Medieval Writing
The Psalter (2)
calendar page At left, the calendar page for August in the Arundel Psalter (British Library, Arundel 60, f.5v), by permission of the British Library. Below, a detail of some of the calendar entries.
The calendar, as shown on this 11th century example, contained a list of the feasts of saints as well as the major church festivals. In these earlier examples, the dates were entered in the old Roman system of kalens, nones and ides. This page depicts the zodiac figure for the month, Virgo, as was common in calendars throughout the middle ages. There is also an assortment of mysterious letter and number code which allowed the computation of Sundays, new moons and Easter for any given year. It is packed with coded information.
To learn a bit more about reading this information, go to the Reading a Calendar section of this website.
calendar entries
Despite the authoritarian nature of the church, the liturgy was not identical in all areas of western Christendom. There were differences between dioceses in the saints' feasts celebrated and the order of psalms or other details of the spoken and sung liturgy. This is referred to as the use, and liturgical books are described as use of Rome, use of Paris, use of Sarum (Salisbury), depending on where they were designed for. With the psalter, the calendar may provide the best clue as to the use of the volume from the minor or local saints listed.
Ramsay Psalter Segment from the late 10th century Ramsay Psalter (British Library, Harley 2904, f.1810, by permission of the British Library.
While this example from the psalter text itself is in a large and bold Caroline minuscule hand, suggesting that it might be legible even in the gloom of the enclosed choir of Ramsey Abbey, for which it was written, there are numerous graphic signs to aid study and oral performance.
The large initial B is an obvious place marker, while the rustic capital majuscule script introduces a significant point in the text. Each verse has an enlarged capital set apart from the line. The text is arranged according to a system called per cola et commata, which basically means that instead of filling up the page with continuous text, the line breaks reflect the way in which the text should be read aloud. Furthermore, there is a complex set of punctuation marks employed which indicate the weight of the pauses at the end of each line, and probably other subtleties of diction. Although it is a formal manuscript, there is considerable abbreviation. In other words, this text is not designed for the mindless recitation of spelled out syllables and words, it is coded for the projection of meaning.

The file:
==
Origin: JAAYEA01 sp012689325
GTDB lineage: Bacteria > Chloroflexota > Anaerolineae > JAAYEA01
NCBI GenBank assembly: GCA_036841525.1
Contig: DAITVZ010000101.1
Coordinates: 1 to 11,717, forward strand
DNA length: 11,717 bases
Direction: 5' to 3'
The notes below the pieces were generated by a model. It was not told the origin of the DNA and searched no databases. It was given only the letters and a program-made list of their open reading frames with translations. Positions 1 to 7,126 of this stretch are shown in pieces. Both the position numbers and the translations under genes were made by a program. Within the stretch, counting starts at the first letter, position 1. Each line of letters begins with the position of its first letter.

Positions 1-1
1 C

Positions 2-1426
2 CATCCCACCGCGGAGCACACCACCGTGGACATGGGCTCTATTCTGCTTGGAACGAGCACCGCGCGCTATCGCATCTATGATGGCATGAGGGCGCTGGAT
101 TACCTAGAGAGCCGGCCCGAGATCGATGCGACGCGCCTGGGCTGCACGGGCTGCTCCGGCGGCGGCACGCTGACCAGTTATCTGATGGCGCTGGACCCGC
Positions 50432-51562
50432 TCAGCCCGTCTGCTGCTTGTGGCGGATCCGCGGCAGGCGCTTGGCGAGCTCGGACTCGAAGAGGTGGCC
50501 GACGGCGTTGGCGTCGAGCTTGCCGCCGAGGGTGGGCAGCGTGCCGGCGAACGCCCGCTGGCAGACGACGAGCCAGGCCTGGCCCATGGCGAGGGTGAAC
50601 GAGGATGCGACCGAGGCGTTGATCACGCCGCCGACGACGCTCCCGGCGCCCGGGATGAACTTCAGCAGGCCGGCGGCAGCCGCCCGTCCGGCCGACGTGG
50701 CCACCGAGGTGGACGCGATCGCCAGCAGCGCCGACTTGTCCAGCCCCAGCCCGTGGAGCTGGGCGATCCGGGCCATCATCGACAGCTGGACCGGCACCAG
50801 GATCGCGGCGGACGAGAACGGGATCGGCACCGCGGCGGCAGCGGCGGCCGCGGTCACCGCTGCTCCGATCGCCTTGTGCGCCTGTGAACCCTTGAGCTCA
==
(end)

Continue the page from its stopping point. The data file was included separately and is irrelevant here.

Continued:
Melissande Psalter Page from the early 12th century Melissande Psalter (British Library, Egerton 1139, f.210), by permission of the British LIbrary.
This work represents an early example of a psalter commissioned for a lay person, in this case Queen Melissande, wife of Fulk of Anjou. It is not possible to know how much Latin literacy this lady had acquired residing in what was essentially an outpost colony of Europe in Jerusalem, but it is more than likely that the psalter text would have been used by her private chaplain than read by the lady herself. It does contain something that was to become more common in psalters for private use, and that is a set of prayers to various saints. That shown at left is to Mary Magdalen, and is headed by a striking miniature of the saint. The Latin text is in simple rhymning couplets with a regular metre, just the thing for memorising by a lay person whose Latin was less accomplished than that of the churchmen.
glossed psalter Detail from the beginning of a 12th century glossed psalter for the monastery of St Peter at Hereford (British Library, add. ms. 10924, f.1), by permission of the British Library.
At the same time, psalters produced for the monasteries could contain the typical medieval academic accretions that made them works for serious study. In this glossed psalter the very first word of Psalm 1, Beatus, rendered in a typical jungly form, is completely surrounded by closely written gloss before you even get to the second word, vir, not even visible on this photograph.
In the 13th and 14th centuries prestige psalters, whether produced for monasteries or for wealthy lay patrons, developed a particular style and appearance. At one level they are works of art, as the miniatures and historiated initials represent some very fine paintings of the period. At another level, the artistic elements can all contribute to the process of memorising and delivering the work in the liturgy. Some of the motifs refer directly to the text on the page. In other cases the connections may be there, but may be enigmatic to us. Then there are motifs whose relevance is quite obscure, but they provide an image which can be associated with a recognised text.
previous page
Categories of Works

If you are looking at this page without frames, there is more information about medieval writing to be found by going to the home page (framed) or the site map (no frames).
This site is created and maintained by Dr Dianne Tillotson, freelance researcher and compulsive multimedia and web author. Comments are welcome. Material on this web site is copyright, but some parts more so than others. Please check here for copyright status and usage before you start making free with it. This page last modified 22/6/2005.